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Biden to open Summit of the Americas amid tensions over guest list

US President Joe Biden arrived in Los Angeles on Wednesday to formally open the Summit of the Americas as his administration navigates fallout from a partial boycott of the conference by key regional leaders.

Los Angeles, 9 June 2022 (tca/dpa/MIA) — US President Joe Biden arrived in Los Angeles on Wednesday to formally open the Summit of the Americas as his administration navigates fallout from a partial boycott of the conference by key regional leaders.

Biden is expected to outline his plan to revive Latin American economies in the wake of the SARS-CoV-2 pandemic, as well as to unveil an economic framework that the White House asserts will mobilize private investment in the region, strengthen supply chains, create clean energy jobs and address climate change, according to a senior administration official.

The president is also expected to lay out plans to reinvigorate the Inter-American Development Bank and strengthen health security, including training 500,000 public health and medical professionals within five years.

The Latin American and Caribbean region was among the hardest hit by the SARS-CoV-2 pandemic, accounting for more than 40% of the total global reported deaths, according to the White House. The region has also grappled with economic collapse, amplified by global inflation, as well as environmental disasters and political instability.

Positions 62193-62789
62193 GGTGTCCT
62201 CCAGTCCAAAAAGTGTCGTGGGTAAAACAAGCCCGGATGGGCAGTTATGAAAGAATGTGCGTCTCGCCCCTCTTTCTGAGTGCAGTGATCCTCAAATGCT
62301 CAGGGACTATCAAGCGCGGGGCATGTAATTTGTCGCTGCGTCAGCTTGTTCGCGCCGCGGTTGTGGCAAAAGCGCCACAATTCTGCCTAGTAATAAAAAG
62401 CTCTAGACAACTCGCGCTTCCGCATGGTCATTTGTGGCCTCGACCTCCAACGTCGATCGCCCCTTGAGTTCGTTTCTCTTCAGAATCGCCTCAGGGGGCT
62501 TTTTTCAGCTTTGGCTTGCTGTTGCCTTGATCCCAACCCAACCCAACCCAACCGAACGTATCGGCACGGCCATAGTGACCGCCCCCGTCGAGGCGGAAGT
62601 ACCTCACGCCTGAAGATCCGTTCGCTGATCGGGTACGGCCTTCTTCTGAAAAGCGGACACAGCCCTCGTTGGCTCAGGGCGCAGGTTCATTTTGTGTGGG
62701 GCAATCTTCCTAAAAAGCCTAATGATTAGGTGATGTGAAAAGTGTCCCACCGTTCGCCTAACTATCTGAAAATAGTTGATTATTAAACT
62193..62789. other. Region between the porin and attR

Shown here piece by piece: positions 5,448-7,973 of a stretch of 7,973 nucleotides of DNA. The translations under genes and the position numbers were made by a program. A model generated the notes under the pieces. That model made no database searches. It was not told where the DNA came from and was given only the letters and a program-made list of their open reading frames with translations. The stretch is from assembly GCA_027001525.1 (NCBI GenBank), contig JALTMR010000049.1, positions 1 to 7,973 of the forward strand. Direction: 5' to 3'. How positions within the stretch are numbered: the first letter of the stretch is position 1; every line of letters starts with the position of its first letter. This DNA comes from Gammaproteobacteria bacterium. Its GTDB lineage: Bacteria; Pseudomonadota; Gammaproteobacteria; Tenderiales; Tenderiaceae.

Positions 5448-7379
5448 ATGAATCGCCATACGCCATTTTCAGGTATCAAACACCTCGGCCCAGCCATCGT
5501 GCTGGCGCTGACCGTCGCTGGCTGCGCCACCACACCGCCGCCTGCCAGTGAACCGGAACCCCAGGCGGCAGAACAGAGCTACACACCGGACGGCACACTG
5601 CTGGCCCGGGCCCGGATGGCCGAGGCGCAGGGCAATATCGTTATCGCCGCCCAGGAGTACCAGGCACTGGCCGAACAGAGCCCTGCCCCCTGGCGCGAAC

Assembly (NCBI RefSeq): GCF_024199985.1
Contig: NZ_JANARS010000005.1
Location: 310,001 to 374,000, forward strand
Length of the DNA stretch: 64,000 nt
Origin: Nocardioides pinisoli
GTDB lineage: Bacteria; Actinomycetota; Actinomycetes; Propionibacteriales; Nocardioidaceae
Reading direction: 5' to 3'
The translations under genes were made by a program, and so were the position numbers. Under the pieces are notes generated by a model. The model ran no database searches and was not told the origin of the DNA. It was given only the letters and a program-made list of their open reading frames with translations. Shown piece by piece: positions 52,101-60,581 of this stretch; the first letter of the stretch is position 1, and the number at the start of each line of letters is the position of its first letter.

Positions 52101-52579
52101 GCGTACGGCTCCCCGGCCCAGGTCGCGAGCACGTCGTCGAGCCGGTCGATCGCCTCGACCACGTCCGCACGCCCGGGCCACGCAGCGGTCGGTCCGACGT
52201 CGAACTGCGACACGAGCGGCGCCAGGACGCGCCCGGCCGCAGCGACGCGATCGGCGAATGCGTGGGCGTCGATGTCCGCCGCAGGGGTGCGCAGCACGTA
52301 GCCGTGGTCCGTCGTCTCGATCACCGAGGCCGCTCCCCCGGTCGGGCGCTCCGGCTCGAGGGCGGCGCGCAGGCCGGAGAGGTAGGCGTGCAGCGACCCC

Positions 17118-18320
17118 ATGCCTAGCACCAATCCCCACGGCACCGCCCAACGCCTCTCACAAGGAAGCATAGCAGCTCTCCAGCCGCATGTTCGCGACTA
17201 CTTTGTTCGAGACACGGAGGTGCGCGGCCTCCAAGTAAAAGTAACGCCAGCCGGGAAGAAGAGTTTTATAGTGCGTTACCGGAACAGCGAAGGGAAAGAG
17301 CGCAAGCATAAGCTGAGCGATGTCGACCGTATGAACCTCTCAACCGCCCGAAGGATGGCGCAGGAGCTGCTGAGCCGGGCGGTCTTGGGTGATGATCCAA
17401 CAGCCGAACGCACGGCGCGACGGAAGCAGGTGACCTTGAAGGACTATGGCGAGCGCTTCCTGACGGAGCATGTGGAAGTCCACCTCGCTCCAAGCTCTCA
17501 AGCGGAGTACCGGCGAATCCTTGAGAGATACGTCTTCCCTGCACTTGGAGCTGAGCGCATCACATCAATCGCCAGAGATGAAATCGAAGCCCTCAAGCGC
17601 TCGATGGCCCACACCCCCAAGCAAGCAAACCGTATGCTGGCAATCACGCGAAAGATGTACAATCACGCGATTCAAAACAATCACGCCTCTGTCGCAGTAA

Biden will take the stage at the Microsoft Theater in Los Angeles before at least 23 heads of state from the Western Hemisphere, including Canada, Brazil and Argentina. Notably missing will be Mexican President Andrés Manuel López Obrador, who announced on Monday he would skip the event and instead send his foreign minister. Obrador is boycotting the summit over the White House decision to exclude antidemocratic leaders from Cuba, Nicaragua and Venezuela.

The leaders of Bolivia, Guatemala and Honduras are also not attending — dealing a blow to Biden’s efforts to reassert US leadership in the region on issues of economic cooperation, migration and climate change.

White House officials insist the controversy over the guest list will not undermine the president’s efforts to boost the region’s economies. Vice President Kamala Harris on Tuesday announced nearly $2 billion in new private investment in El Salvador, Honduras and Guatemala, totaling about $3.2 billion in corporate pledges for regional investment since she began the initiative last year.

The president’s economic framework, however, is unlikely to satisfy those looking for more trade access. Biden administration officials emphasized that it builds on existing free trade agreements but declined to say how much the US would invest in the plan. The framework has yet to have any countries sign on as participants.

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